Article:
Murphy's Law

Tom Murphy

Do PR agencies need to adapt or die?

Darika Ahrens at Forrester has blogged that that changing nature of ‘interactive marketing’ has the potential to make PR agencies largely irrelevant:

Why is PR at risk of losing their seat at the interactive table?

  • Traditional media decreasing in relevancy
  • Frontline ‘public relations’ online moving in-house
  • PR agencies tend to lack specialised service
  • Interactive marketing spend is dominated by Search and Paid advertising

She believes that the answer to the ‘problem’ facing PR agencies, among other things, is to build their search engine capabilities.

I haven’t seen the reaction to this yet though I’m sure there’ll be much breathless discussion of the topic across Twitter.

I have two core thoughts on the matter.

Firstly, ‘traditional PR’ is not dying as quickly as (it’s ever) been forecasted.  The reality is that traditional media still drives the majority of news cycles and much of the emerging online news is driven by key, identifiable influencers.  As a result the core PR business will survive for the time being.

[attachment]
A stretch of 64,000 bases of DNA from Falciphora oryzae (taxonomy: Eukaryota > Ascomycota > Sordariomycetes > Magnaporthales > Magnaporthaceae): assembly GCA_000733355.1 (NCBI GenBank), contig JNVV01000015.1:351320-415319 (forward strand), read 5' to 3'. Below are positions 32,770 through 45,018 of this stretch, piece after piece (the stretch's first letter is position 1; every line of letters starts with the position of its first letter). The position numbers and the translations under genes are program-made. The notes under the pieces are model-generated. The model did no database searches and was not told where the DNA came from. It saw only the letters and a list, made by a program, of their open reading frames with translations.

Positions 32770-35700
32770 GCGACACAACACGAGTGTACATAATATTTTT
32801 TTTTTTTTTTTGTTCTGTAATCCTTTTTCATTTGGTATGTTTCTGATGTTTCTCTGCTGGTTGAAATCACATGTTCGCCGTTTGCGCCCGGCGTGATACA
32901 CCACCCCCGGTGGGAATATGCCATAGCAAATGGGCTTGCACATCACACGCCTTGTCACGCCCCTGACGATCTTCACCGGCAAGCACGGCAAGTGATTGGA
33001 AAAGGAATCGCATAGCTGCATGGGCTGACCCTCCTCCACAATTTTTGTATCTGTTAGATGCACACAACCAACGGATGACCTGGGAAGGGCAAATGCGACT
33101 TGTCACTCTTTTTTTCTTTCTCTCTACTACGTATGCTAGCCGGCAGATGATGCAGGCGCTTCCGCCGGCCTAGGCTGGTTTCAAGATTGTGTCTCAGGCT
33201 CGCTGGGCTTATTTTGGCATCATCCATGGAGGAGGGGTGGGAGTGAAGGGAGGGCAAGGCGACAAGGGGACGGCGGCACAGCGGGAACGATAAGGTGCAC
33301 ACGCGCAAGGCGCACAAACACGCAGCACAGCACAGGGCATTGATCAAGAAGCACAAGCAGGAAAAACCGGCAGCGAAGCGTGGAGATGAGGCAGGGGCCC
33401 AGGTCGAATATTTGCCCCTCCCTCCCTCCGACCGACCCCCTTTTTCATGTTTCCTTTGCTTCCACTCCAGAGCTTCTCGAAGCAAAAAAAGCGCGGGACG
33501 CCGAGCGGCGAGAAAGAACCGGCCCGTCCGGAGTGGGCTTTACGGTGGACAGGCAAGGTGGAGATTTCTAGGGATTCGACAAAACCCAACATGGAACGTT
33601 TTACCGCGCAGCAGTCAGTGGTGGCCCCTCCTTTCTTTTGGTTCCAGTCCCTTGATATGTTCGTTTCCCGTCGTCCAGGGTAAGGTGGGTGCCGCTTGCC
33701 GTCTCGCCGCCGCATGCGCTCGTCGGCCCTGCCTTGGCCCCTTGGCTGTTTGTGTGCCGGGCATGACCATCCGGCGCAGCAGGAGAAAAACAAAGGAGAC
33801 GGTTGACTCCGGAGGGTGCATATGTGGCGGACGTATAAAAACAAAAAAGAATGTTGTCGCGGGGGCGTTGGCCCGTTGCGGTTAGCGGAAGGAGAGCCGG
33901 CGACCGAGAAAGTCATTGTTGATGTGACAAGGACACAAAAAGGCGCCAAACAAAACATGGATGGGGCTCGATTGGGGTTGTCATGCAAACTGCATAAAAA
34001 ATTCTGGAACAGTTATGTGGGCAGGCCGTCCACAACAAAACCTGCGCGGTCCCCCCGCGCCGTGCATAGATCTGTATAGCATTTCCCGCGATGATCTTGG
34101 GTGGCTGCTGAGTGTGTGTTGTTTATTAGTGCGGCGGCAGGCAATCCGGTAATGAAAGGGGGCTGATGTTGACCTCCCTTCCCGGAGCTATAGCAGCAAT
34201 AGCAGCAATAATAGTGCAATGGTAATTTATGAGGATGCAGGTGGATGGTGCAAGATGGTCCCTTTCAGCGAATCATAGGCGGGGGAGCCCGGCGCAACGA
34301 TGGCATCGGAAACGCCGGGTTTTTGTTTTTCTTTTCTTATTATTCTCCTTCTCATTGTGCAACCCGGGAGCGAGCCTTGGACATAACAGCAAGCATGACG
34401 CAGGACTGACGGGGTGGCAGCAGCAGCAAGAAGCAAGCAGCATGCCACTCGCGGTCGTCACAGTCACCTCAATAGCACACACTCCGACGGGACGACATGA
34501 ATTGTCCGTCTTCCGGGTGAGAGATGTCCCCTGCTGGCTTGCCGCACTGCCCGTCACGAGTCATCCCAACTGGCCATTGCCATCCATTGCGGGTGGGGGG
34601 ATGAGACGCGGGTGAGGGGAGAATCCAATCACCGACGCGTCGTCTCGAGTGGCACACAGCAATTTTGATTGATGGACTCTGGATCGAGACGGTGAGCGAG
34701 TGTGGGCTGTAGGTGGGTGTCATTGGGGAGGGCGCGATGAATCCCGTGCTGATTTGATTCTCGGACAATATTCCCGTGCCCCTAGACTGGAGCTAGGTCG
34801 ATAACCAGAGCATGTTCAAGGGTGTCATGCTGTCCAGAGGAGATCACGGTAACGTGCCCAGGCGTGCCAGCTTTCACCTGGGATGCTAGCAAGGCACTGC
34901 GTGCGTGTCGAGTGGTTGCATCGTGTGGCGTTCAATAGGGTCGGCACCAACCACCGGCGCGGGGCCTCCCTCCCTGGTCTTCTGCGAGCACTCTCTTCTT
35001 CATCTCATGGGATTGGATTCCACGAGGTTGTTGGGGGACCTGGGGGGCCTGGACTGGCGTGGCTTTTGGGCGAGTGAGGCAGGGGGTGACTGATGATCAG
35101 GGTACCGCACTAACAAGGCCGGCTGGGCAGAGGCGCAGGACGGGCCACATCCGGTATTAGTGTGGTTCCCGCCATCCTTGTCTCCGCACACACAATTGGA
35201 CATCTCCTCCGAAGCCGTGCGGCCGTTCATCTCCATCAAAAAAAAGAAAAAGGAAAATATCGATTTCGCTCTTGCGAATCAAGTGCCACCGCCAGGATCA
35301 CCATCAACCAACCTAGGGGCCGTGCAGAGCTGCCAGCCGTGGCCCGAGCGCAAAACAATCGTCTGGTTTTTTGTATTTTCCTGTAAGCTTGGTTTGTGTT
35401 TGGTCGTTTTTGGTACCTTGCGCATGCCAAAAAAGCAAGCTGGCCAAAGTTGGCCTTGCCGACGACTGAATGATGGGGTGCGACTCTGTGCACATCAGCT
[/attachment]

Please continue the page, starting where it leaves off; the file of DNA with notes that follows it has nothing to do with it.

Secondly, do PR agencies need to review the services they are offering and the skills of their people? Well that question isn’t reserved just for PR agencies.  Every PR and marketing professional needs to review their skills and capabilities in view of the new ways people are finding, sharing and creating information online. PR agencies are no different, they need to match the need for traditional services with services that address changing models of influence.  That’s their business.

The model for online marketing is evolving and changing in step with consumer consumption habits.  The idea that ‘interactive agencies’ will simply replace PR firms is at best a long shot and at worst a fallacy.

We live in interesting times.  One of the most enjoyable elements of a career in Public Relations is the constant need to change and adapt. The past ten years has shown me that change never takes place as quickly as people expect, but that change does happen. It’s not just PR firms that need to be actively looking at how the models of influence are changing, it’s every marketers’ challenge.

Update:

Today’s a busy day for the PR agency love meme. Haydn Shaughnessy over at Forbes has an interesting post on what PR companies are doing wrong.

Written by Tom Murphy

February 14, 2012 at 8:31 am

Posted in General

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